Trust administration if the relative or friend is incapacitated:

If the relative or friend is incapacitated, matters a successor Trustee may need to attend to include:

  • Reviewing the applicable Trust Agreement, and all amendments, to see if the test for determining whether the relative or friend is incapacitated has been met, and if so, what your responsibilities are, and what discretion you may have, as successor Trustee.
  • Obtaining from the IRS a new Taxpayer Identification Number for the Trust.
  • Making a list of all assets that are titled in the Trust, and determining what the estimated income from these assets is.
  • Re-titling all of the Trust assets into your name, as successor Trustee of the Trust.
  • Making a list of all assets that are not titled in the Trust, determining which of such assets can be used to make payments for the benefit of the relative or friend and any other Trust beneficiaries, and then determining the best method for utilizing such assets—this may involve reviewing any Power of Attorney for Property that the relative or friend may have signed, and discussing this matter with the Agent who is acting under such Power of Attorney.
  • Reviewing how the Trust assets are currently invested, and then determining whether any securities should be retained or sold, and if sold, how the net sales proceeds should be reinvested—this may involve discussions with an investment advisor and an accountant.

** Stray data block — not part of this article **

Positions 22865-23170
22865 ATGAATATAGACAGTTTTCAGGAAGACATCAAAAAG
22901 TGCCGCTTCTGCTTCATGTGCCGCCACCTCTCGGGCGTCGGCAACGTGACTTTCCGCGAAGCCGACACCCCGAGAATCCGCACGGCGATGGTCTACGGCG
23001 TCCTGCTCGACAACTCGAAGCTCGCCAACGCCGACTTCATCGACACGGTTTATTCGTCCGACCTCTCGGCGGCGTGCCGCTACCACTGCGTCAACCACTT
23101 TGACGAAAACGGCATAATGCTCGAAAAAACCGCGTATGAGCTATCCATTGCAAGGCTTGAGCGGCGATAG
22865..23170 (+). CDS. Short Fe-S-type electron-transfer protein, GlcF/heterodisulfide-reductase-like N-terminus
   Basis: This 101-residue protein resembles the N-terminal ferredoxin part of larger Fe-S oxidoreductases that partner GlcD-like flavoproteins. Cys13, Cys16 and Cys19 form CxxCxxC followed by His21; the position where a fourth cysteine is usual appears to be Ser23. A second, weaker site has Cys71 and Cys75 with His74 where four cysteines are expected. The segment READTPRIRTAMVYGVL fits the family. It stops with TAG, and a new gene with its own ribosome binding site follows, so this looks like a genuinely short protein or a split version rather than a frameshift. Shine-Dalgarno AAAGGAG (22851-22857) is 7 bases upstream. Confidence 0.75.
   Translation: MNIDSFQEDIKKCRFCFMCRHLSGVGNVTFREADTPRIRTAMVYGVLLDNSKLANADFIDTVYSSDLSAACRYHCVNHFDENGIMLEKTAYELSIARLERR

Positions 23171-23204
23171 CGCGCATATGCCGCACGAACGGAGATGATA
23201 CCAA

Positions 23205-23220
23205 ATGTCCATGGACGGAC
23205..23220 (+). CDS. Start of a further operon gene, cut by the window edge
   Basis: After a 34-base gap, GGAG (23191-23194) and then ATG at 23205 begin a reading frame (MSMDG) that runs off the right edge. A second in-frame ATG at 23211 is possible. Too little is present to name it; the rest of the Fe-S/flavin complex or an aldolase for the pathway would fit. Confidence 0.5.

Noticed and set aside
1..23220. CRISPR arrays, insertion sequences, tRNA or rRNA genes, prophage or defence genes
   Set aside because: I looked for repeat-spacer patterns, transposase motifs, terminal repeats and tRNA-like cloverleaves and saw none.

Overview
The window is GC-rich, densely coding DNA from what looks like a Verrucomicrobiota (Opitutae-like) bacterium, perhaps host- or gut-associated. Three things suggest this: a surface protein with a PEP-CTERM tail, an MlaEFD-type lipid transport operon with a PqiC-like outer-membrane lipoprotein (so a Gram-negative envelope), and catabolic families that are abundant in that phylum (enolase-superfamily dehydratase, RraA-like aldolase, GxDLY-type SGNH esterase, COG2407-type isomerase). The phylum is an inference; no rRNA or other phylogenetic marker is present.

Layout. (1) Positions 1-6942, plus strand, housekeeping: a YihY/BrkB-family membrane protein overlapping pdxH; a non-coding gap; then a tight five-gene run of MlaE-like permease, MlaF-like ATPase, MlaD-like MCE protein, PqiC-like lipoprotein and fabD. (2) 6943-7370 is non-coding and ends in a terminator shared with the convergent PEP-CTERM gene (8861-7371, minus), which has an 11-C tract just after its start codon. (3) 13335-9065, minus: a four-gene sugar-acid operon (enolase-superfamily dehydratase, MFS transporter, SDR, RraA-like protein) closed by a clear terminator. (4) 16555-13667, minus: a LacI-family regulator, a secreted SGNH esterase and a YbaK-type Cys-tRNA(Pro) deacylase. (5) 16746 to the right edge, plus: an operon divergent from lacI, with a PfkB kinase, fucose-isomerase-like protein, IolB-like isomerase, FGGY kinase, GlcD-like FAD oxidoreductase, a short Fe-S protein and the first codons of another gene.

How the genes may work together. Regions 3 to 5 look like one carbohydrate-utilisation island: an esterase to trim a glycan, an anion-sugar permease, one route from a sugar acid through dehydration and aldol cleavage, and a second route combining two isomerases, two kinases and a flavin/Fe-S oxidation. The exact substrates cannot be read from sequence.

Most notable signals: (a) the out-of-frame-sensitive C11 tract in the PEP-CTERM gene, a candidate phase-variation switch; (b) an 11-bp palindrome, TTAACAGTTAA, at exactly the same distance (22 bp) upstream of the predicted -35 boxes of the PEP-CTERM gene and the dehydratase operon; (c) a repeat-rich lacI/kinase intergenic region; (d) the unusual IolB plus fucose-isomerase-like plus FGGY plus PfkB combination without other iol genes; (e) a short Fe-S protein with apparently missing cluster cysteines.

• Ensuring that any home or apartment is made secure, and that arrangements are made for the timely payment of (a) any amounts due under any mortgage or home equity loan, and (b) any other amounts that may be due, such as condominium assessments, homeowners insurance policy premiums, and real estate taxes.
  • Determining whether any home or apartment that is owned by the relative or friend needs to be sold to raise cash to make the payments that are either required or authorized under the Trust Agreement.
  • Determining the identity of any additional beneficiaries to whom payments may be made during the incapacity, and then informing them of what has happened.
  • Determining if there is a Long-Term Care Policy in force, locating and reviewing any such Policy, and then contacting the insurance company to see if any Policy benefits are then payable.
  • Establishing a budget to determine if the income from the Trust assets, the Trust assets themselves, and any payments due under a Long-Term Care Policy will be sufficient to make the payments that are required or authorized under the Trust Agreement—this may involve discussions with an accountant.
  • Determining whether it is in the best interests of the relative or friend to continue to reside in his or her current home or apartment, or be moved to a continuing care or other type of facility--this typically involves balancing the quality of care that may be obtained under the various alternatives, with the relative costs of obtaining such care—in most instances, it will be extremely beneficial to discuss this matter with both an accountant and an investment advisor, as well as the person acting under the Power of Attorney for Health Care that may have been signed by the relative or friend.
  • Ensuring that the Personal Income Tax returns of the relative or friend are timely filed and up to date, and that all proper income taxes are timely paid—again, this may involve discussions with an accountant.
  • Ensuring that the Fiduciary Income Tax returns for the Trust, which are now required to be filed each year, are timely filed.

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